In order for the Graham-Cassidy health care bill — the GOP's latest version of an Obamacare repeal — to pass in the Senate, they'll need all the support they can get.
This has made Monday a particularly difficult news cycle for them.
A number of groups have come out against the bill. The Board of Directors of the National Association of Medicaid Directors (NAMD) said in a statement that they were "concerned that this legislation would undermine these efforts in many states and fail to deliver on our collective goal of an improved health care system." They identified several flaws in the Graham-Cassidy bill, including its restructuring of the Medicaid program's financing, the requirement that states operationalize the block grant component and the fact that the bill would need to be passed without full analyses from the Congressional Budget Office and other organizations that could thoroughly assess its impact.
From the right, the bill continues to be opposed by Sen. Rand Paul of Kentucky, according to the Associated Press. In an email to the wire service, Paul's spokesman explained that the senator would only support the bill if it significantly reduced the $1 trillion in spending allocated by the Affordable Care Act, stopped requiring insurance companies to cover specific medical services and established "association" health plans that consumers would be allowed to join to pay lower prices.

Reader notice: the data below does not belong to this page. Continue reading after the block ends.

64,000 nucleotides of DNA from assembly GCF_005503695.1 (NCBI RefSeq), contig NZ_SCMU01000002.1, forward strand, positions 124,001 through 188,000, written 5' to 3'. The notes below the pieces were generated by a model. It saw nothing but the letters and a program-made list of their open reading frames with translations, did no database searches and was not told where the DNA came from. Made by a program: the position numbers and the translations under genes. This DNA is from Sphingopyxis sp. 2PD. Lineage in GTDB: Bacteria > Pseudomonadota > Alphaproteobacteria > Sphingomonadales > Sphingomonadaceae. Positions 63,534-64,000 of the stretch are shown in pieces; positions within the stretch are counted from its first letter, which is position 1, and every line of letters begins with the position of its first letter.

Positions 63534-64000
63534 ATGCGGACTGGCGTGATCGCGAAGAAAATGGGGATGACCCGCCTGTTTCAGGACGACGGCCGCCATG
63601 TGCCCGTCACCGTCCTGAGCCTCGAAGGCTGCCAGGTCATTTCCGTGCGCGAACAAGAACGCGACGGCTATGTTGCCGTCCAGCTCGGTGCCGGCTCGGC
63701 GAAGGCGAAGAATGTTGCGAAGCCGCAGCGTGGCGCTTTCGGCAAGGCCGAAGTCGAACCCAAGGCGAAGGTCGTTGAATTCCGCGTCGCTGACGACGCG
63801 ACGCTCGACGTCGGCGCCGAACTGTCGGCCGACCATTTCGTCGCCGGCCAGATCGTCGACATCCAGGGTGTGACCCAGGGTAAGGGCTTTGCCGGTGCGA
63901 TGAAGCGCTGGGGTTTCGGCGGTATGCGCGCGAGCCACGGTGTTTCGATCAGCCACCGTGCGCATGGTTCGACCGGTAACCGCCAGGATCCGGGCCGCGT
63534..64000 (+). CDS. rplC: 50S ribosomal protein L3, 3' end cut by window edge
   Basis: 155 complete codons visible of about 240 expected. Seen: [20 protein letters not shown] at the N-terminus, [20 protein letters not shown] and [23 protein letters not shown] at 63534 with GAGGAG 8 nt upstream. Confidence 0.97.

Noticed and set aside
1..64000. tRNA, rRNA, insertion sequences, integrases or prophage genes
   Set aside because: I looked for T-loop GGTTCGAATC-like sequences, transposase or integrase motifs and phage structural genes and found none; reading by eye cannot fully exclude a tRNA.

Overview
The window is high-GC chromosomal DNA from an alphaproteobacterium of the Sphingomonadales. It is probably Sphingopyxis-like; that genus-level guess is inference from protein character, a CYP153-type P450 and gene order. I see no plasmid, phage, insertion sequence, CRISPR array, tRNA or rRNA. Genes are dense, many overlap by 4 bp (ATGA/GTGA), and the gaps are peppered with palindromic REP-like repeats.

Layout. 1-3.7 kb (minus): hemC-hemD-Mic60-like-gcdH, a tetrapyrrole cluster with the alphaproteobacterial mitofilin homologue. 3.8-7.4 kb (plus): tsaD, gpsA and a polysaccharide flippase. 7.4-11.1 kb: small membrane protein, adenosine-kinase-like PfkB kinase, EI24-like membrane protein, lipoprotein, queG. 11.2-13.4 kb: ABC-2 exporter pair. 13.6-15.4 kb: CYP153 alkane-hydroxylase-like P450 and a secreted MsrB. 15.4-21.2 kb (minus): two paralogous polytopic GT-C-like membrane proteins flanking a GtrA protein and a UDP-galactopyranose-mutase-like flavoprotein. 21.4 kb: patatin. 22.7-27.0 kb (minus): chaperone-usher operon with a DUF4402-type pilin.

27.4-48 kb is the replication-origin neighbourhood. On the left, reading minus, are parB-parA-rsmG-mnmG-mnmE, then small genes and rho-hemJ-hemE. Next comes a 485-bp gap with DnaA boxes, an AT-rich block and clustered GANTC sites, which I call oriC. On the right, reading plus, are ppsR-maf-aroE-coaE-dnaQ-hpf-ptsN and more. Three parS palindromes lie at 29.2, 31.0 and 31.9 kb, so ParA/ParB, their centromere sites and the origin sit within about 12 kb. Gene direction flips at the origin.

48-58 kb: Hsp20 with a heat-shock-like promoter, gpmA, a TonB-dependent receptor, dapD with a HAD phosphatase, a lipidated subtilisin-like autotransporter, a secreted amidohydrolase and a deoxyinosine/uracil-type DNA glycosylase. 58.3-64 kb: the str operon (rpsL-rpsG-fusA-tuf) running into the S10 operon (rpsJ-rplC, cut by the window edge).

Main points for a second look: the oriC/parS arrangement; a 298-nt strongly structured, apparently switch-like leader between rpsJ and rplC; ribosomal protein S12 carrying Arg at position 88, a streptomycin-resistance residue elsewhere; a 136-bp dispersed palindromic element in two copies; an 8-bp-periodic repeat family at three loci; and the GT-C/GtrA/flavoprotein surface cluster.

Paul was joined by Sen. Ted Cruz among his party's conservatives who oppose the new bill. From the more moderate wing of the GOP, Sen. Susan Collins of Maine said that she has "very serious reservations" about the bill, while Sen. John McCain of Arizona has said he will oppose it. Sen. Lisa Murkowski of Alaska was also leaning in that direction, according to CNN.
In order for Republicans to pass the bill, they can afford no fewer than two defections from their own ranks. This may explain why new versions of the bill redirect more money toward Alaska, Arizona, Kentucky and Maine, according to Axios.